Over the past decade, video games have really matured as a niche. No longer just a pastime activity for kids, the industry has emerged as a money-making juggernaut with a cross-generational pull. So much so that major software companies like Microsoft and Nvidia are pushing gaming as a hobby for all and not just for hardcore or well-off audiences.
Up until a few years ago, the only way to play or enjoy video games was either on a console (handheld or otherwise) or a powerful PC/laptop. However, with the power of the internet and cloud, this could soon change completely. Games as a service aka cloud gaming is one of the hottest frontiers in entertainment right now, with a simple goal – to make gaming an anywhere, everywhere affair.
Console generations last for five or six years and while PCs undergo a constant evolution as opposed to generational leaps, they still need upgrades every so often. This means that there will come a time when your shiny new console or your expensive graphics card will become outdated and need to be replaced. However, cloud gaming practically erases the need for a shiny new console or a bulky PC, since everything is taken care of by the servers. All games are stored and run remotely on dedicated hardware and streamed to players’ devices via client software such as Xbox Cloud Gaming or Nvidia GeForce Now.
Adding this platform also tackles the issues of portability and price. As an entire console setup is too big and heavy to carry around all the time, gaming on the go takes a big hit. With cloud gaming, however, you don’t need to stress about carrying all that gear around as a dependable internet connection and a smartphone can let you dive headfirst into whichever game you’re in the mood for without the need for lengthy downloads. This saves not only time but also money as users won’t need to spend a dime on storage whatsoever. All they need to pay for is the subscription and the internet connection.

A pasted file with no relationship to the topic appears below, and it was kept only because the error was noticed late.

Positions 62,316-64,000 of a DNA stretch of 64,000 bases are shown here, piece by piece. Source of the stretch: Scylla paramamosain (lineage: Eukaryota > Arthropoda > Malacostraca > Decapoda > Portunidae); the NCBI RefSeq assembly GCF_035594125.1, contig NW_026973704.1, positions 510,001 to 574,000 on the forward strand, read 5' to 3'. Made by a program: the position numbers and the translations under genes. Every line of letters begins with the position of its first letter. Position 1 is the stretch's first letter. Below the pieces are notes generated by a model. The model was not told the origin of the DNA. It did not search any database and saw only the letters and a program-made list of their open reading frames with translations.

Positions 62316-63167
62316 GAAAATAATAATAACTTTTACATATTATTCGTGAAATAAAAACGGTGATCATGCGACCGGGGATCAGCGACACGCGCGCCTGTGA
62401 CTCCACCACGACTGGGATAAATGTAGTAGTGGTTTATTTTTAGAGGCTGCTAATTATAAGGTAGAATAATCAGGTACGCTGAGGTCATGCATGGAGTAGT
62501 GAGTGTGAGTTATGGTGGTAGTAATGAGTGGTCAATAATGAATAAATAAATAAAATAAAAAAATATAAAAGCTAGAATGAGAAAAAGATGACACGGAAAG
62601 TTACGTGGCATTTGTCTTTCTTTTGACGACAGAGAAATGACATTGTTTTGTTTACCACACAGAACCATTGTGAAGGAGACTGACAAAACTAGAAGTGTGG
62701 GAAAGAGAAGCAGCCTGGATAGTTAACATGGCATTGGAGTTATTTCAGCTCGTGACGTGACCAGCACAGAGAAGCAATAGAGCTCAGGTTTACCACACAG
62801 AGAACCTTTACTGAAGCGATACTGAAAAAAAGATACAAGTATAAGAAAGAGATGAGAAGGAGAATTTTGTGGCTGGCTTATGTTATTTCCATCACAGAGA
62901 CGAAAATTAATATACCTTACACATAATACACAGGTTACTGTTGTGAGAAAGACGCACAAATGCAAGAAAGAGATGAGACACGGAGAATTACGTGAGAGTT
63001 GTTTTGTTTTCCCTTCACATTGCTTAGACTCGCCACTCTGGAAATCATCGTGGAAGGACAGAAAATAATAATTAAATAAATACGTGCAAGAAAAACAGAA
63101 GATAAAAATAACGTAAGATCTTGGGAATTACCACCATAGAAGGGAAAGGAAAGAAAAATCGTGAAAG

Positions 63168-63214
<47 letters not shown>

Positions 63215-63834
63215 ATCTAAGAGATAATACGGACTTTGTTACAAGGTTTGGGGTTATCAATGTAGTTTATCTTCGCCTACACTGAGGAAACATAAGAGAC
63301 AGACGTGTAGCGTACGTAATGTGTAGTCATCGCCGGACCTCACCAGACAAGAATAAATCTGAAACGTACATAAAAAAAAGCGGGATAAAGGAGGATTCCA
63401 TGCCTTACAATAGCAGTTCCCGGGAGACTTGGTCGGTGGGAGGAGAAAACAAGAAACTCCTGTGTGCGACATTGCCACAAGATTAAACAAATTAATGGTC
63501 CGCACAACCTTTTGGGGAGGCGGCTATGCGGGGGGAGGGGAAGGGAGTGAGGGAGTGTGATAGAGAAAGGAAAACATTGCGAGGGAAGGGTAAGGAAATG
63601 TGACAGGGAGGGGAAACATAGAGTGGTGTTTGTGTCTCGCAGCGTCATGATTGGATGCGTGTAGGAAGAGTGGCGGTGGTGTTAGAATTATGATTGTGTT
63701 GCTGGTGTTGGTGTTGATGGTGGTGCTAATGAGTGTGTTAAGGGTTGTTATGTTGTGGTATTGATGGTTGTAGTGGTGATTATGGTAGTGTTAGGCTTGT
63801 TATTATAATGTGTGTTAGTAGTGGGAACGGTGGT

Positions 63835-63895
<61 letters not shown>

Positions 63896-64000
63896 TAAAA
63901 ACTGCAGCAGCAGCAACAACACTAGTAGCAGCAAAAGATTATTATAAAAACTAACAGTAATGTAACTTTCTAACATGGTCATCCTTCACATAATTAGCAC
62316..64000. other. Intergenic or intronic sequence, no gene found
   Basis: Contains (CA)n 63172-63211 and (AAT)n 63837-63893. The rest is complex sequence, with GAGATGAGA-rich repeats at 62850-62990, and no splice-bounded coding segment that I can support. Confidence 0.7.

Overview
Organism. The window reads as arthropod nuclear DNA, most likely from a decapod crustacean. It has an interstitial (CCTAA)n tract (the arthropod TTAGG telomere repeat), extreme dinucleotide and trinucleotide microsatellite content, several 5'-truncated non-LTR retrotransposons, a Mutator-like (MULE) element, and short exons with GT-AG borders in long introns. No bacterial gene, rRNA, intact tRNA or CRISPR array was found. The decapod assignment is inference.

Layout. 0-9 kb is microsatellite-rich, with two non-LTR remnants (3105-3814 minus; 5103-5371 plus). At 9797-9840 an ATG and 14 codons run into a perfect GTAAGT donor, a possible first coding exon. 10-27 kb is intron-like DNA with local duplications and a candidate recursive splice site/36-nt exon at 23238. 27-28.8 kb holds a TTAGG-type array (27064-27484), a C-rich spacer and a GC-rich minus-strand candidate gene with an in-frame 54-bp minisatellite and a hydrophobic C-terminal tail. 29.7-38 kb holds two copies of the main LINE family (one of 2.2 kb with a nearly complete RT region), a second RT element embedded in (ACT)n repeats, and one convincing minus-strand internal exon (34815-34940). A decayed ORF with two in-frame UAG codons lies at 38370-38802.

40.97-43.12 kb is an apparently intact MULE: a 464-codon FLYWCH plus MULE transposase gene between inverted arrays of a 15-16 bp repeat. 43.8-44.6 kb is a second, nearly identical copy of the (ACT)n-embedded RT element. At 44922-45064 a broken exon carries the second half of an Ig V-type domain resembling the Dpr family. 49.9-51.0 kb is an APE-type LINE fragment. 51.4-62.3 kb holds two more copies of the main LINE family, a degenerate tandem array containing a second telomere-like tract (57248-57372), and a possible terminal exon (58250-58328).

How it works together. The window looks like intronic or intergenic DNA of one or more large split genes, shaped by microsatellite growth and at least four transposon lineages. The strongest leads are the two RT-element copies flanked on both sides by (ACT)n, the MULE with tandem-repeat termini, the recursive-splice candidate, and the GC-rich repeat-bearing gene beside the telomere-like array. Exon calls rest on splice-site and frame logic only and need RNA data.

Cloud Gaming, while in its nascent stages, has shown tremendous potential, and services like the aforementioned Xbox Cloud Gaming and Nvidia GeForce Now have really shown the possibility of what can be accomplished. Furthermore, the library of games on offer is pretty decent too, and they come bundled with the subscription, so you don’t have to pay a dime extra. Microsoft has already begun incorporating its Xbox streaming application on certain Samsung smart TVs which lets users stream high-quality games, thus, further eliminating any need for consoles.
That said, it’s not all sunshine and rainbows at the moment. One of the major things required to stream games via the cloud is a reliable and blazing-fast internet connection. And as we all know, the higher the internet speed, the more money you need. Streaming games at stable frame rates with almost no load times constantly means you will need to invest in a great broadband connection. That doesn’t come in cheap. Moreover, for many people the current internet infrastructure is just not ripe yet and there’s still a lot of ground to cover. Even with a fast internet connection, there’s no guarantee that the frame rates will be stable all the time. However, this landscape might change soon with investments in internet technologies like Starlink, 5G, and fibre optics that aim to bring the cost down further while providing faster speeds than ever before.
Cloud Gaming has real potential and it does not limit players to a particular ecosystem or platform. Plus, what makes cloud gaming all the more appealing is the portability and the power it brings with it. Playing games on the go or even a quick match with friends will no longer be a problem since you won’t be restricted to your house or a room. The future of cloud gaming looks pretty bright and by the time the next console generation rolls around, we might have a more mature competitor.
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